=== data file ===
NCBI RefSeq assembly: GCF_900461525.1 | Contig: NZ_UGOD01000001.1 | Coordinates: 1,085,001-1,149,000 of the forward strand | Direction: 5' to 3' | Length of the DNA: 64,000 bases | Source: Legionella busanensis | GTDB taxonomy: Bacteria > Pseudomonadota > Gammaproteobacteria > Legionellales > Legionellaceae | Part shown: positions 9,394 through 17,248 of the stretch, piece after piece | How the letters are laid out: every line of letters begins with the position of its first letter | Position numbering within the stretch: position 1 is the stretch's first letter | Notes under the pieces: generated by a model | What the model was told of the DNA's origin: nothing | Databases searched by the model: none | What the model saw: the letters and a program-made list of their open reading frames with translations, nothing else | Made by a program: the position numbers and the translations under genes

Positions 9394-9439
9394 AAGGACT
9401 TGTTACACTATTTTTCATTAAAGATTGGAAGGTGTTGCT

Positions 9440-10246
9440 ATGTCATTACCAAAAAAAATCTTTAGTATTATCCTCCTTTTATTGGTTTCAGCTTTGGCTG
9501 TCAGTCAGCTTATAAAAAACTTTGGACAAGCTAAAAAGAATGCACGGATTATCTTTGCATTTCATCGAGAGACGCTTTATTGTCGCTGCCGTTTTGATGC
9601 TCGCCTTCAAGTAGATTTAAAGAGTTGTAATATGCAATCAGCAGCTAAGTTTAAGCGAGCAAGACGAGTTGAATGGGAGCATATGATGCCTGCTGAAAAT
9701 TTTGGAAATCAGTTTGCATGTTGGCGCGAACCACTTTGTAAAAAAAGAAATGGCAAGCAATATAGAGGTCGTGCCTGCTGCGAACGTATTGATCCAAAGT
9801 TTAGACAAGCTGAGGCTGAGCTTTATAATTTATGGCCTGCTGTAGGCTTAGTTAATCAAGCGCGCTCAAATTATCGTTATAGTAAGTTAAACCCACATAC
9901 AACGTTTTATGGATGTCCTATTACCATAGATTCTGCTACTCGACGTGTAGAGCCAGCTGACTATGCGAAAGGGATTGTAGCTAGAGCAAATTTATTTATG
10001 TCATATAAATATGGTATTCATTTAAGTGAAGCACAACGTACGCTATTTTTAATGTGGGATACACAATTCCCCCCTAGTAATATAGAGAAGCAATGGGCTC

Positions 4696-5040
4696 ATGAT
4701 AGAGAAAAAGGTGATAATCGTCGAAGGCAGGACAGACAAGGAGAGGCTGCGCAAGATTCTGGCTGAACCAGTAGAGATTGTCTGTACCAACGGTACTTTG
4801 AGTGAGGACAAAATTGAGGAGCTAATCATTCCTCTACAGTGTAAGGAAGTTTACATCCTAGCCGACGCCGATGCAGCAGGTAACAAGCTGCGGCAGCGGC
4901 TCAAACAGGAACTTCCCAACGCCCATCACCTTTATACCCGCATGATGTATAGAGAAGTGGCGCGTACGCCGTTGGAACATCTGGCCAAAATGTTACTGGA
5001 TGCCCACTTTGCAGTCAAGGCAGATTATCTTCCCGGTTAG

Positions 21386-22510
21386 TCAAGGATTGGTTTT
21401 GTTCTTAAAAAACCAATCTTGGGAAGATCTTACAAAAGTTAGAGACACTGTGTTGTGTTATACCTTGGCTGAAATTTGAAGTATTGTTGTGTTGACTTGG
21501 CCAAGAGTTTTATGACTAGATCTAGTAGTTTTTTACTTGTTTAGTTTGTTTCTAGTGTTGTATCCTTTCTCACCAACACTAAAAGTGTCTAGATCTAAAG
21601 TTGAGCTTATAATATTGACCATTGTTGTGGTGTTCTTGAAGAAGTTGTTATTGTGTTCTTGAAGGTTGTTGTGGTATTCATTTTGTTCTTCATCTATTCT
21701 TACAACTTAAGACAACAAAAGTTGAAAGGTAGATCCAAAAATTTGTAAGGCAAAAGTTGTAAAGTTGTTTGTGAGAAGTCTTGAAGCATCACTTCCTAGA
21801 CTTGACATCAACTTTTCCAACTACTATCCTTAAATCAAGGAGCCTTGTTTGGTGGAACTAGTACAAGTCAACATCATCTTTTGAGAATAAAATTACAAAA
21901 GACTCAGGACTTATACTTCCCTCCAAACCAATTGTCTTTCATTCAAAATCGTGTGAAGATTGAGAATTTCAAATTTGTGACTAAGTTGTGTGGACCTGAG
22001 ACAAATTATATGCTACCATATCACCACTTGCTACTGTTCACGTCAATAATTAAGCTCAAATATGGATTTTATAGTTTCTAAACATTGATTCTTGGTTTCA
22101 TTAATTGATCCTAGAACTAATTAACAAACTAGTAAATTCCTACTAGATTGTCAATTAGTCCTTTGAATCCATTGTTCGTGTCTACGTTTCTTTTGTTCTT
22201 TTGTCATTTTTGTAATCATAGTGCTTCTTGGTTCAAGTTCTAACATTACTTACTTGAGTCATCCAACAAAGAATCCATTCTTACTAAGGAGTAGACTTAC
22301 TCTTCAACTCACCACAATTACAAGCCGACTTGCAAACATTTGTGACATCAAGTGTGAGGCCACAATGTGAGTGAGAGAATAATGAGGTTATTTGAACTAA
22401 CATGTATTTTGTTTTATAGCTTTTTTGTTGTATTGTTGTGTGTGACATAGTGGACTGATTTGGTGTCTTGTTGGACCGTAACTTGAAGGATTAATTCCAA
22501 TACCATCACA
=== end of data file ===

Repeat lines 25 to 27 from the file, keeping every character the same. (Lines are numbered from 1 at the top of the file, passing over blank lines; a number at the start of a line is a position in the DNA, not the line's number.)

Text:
21801 CTTGACATCAACTTTTCCAACTACTATCCTTAAATCAAGGAGCCTTGTTTGGTGGAACTAGTACAAGTCAACATCATCTTTTGAGAATAAAATTACAAAA
21901 GACTCAGGACTTATACTTCCCTCCAAACCAATTGTCTTTCATTCAAAATCGTGTGAAGATTGAGAATTTCAAATTTGTGACTAAGTTGTGTGGACCTGAG
22001 ACAAATTATATGCTACCATATCACCACTTGCTACTGTTCACGTCAATAATTAAGCTCAAATATGGATTTTATAGTTTCTAAACATTGATTCTTGGTTTCA